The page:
The homeowner in Oakland planted her two Podocarpus Icee Blue in a container, as an option.

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Please share if you have a special tree in your garden that you particularly enjoy. Please share if you have a Podocarpus Icee Blue in your garden.

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Welcoming Appetizers

April 24, 2014

When I have guests visiting, I like to serve them two special house appetizers because they are so good and easy to make. Both appetizers can be partially made ahead of time, and then quickly assembled before serving.  Enjoy!   Print Goat Cheese with Marinated Olives Author: Chef Jenn Recipe type: Appetizer Cuisine: Mediterranean Prep time:  25 mins […]

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Beautiful Blood Orange

March 5, 2014

A few years ago I planted a Moro Blood Orange tree, after making this gorgeous Blood Orange Upside Down Cake adapted from the March 2010 issue Bon Appetit. This recipe is simple to make, and calls for creating it in a skillet. Packed with flavor but not overly sweet, it is a perfect way to […]

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White Bean, Pasta and Swiss Chard Soup

February 13, 2014

“China tea, the scent of hyacinths, wood fires and bowls of violets–that is my mental picture of an agreeable February afternoon.” –Constance Spry I agree, Constance, and what about soup to take the chill out of you, such as one of my favorites, White Bean, Pasta, and Swiss Chard Soup. I saw this recipe in […]

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A Wreath For All Occasions

January 23, 2014

I love burlap as a medium, see my post, Beauty in Burlap for more ideas. Burlap is easily found in art and craft stores as a finished garland. Over the holidays I made this rustic burlap wreath and finished it with a plaid holiday ribbon. Now that the holidays are tucked away for the year, […]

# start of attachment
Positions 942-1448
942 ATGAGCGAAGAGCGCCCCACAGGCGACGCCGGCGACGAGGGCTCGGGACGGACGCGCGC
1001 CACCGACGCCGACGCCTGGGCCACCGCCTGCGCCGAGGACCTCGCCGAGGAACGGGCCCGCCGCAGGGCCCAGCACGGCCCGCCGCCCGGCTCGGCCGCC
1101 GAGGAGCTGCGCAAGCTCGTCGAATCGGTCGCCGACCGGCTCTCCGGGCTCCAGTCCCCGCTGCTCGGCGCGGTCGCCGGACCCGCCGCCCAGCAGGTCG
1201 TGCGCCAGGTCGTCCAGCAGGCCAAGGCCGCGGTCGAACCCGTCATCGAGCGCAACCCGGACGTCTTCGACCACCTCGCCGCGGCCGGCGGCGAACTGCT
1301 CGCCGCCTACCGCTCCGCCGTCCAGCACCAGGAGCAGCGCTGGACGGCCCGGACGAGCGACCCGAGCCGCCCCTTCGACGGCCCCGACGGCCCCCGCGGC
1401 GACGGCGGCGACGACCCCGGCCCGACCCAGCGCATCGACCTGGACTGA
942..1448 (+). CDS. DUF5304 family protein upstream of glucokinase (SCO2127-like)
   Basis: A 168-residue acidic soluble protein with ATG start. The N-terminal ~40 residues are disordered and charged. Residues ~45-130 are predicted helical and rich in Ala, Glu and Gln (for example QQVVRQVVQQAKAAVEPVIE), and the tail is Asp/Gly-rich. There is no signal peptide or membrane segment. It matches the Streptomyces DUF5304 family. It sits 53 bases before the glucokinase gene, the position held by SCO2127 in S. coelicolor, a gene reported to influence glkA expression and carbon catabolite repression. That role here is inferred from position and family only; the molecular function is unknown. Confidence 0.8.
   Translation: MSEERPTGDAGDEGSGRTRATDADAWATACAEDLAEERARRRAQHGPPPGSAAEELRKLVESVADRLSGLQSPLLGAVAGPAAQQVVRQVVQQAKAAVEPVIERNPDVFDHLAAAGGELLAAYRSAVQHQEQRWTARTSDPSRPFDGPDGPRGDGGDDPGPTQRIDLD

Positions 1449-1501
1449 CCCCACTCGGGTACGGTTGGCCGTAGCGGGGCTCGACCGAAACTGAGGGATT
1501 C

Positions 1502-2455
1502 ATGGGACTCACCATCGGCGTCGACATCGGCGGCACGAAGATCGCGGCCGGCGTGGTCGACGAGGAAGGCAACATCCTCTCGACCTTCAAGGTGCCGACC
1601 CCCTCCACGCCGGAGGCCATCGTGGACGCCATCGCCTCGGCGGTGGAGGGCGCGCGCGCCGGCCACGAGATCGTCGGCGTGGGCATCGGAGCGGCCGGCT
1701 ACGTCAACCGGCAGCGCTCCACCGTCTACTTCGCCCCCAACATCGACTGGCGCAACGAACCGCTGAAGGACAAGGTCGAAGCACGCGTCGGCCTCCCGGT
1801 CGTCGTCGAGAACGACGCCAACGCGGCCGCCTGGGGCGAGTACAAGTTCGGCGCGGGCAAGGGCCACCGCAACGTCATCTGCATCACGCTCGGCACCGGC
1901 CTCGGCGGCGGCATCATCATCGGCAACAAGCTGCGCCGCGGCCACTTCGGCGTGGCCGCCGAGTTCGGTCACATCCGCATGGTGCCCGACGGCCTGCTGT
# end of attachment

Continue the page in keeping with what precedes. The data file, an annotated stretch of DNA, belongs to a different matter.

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San Diego Magazine Feature

January 7, 2014

Last fall at harvest time, our gifted architect, Bill Bocken  brought his partner, Paul Adams, a talented San Diego landscape designer, and his amazing photographer, Shelley Metcalf to photograph our home for the first time since the completion of our home remodel. San Diego Magazine took notice and features Metcalf’s photos, article written by Kimberly Cunningham […]

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New Year 2014 Greetings!

January 6, 2014

Greetings to you all, and wishing you the very best in 2014! It is only natural this time of year to reflect on the fruits of the past year, as well as plan and dream for the year ahead. Consider gratitude as a foundation for your coming year. One of the blogs I follow, Liz […]

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Paris, Provence, Patricia Wells

November 5, 2013

Patricia Wells has a new cookbook out, The French Kitchen Cookbook: Recipes and Lessons from Paris and Provence. Last weekend, Owner and Founder, Susan McBeth’s Adventures by the Book hosted culinary legend Patricia Wells at Torrey Pines Lodge. Check out Adventures by the Book, you’ll never go to another regular book signing again. McBeth features […]

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Composting with Grape Pomace

October 29, 2013

I’m a firm believer in backyard composting. I love the idea of recycling what you have from your own garden, property, and kitchen scrapes into your own personal compost recipe. It is especially important to compost when you have backyard chickens. In fact, I really delve into this subject of backyard composting and backyard chickens […]